New concrete has been developed to reduce the time needed for road works by more than half, report scientists. This innovation allows the creation of slim precast pavement slabs for quick installation, thus halving the time needed for road works and new pavements. It is also more sustainable, requiring less maintenance.
Scientists from Nanyang Technological University (NTU Singapore) have developed a bendable variety of concrete called ConFlexPave, which in addition to its increased flexibility, is both stronger and more durable than traditional concrete.
Working at the NTU-JTC Industrial Infrastructure Innovation Centre (I³C), the team created the material by introducing polymer microfibers into the concrete mixture.
The innovation also allows for the production of slim precast pavement slabs, increasing installation speed. It is anticipated to be used in infrastructural projects, halving the amount of time needed for road works and new pavements while also requiring less maintenance.
Standard concrete consists of a cured mixture of cement, water, gravel, and sand, which produces a strong, yet a brittle product that is prone to cracking. The addition of synthetic fibers into ConFlexPave remedies this issue by allowing the concrete to flex and bend under tension. The resulting product also has demonstrated an enhanced skid resistance.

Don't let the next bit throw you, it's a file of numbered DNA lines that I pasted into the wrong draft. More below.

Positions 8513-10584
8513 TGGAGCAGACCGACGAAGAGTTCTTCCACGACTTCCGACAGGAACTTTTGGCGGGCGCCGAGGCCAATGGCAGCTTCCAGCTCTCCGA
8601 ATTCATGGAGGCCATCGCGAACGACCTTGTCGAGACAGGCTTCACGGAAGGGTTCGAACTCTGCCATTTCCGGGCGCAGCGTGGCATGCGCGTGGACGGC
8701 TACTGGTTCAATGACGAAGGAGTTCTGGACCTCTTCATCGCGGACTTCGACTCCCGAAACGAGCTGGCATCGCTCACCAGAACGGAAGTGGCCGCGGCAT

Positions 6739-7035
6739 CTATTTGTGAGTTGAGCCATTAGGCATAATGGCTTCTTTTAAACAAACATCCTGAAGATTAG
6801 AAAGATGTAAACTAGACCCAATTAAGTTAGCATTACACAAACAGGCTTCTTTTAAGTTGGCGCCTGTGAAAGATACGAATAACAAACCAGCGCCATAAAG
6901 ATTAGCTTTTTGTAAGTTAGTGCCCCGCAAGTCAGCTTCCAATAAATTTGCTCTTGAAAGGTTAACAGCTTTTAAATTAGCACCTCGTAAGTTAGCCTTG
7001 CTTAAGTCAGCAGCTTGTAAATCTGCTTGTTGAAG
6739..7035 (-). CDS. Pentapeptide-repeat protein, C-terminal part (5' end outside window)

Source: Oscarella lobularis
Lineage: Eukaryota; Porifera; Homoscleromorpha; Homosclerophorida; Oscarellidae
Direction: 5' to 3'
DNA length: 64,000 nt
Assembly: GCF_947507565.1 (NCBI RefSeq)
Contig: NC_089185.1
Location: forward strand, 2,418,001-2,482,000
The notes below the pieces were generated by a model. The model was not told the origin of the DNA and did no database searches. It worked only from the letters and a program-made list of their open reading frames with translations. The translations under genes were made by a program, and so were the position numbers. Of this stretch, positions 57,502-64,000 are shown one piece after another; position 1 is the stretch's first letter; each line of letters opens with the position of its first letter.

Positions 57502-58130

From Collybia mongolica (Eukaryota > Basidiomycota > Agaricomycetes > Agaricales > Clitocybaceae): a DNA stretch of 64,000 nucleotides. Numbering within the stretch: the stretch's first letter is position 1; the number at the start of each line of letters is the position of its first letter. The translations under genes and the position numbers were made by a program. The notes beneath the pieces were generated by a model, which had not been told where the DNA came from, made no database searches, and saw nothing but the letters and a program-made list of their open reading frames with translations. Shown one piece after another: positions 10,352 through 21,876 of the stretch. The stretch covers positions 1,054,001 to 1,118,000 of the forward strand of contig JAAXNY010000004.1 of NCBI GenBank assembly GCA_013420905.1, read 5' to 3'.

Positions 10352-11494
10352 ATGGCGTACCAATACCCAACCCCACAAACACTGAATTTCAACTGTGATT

Nanyang Technological University (NTU Singapore) scientists from the NTU-JTC Industrial Infrastructure Innovation Centre (I³C) have invented a new type of concrete called ConFlexPave that is bendable yet stronger and longer lasting than regular concrete which is heavy, brittle, and breaks under tension.
How bendable concrete works
Typical concrete comprises cement, water, gravel, and sand. While this mixture makes concrete hard and strong, it does not promote flexibility. Thus concrete is brittle and prone to cracks if too much weight is applied. ConFlexPave is specifically engineered to have certain types of hard materials mixed with polymer microfibres. The inclusion of these special synthetic fibers, besides allowing the concrete to flex and bend under tension, also enhances skid resistance.
The key breakthrough was understanding how the components of the materials interact with one another mechanically on a microscopic level, said Asst Prof Yang En-Hua from NTU’s School of Civil and Environmental Engineering who leads this research at the NTU-JTC I³C. “With detailed understanding, we can then deliberately select ingredients and engineer the tailoring of components, so our final material can fulfill specific requirements needed for road and pavement applications,” explained Prof Yang.
“The hard materials give a non-slip surface texture while the microfibres which are thinner than the width of a human hair, distribute the load across the whole slab, resulting in a concrete that is tough as metal and at least twice as strong as conventional concrete under bending,” he added.
ConFlexPave has been successfully tested as tablet-sized slabs at NTU laboratories. It will be scaled up for further testing over the next three years in partnership with JTC – at suitable locations within JTC’s industrial estates and in NTU where there will be human and vehicular traffic.
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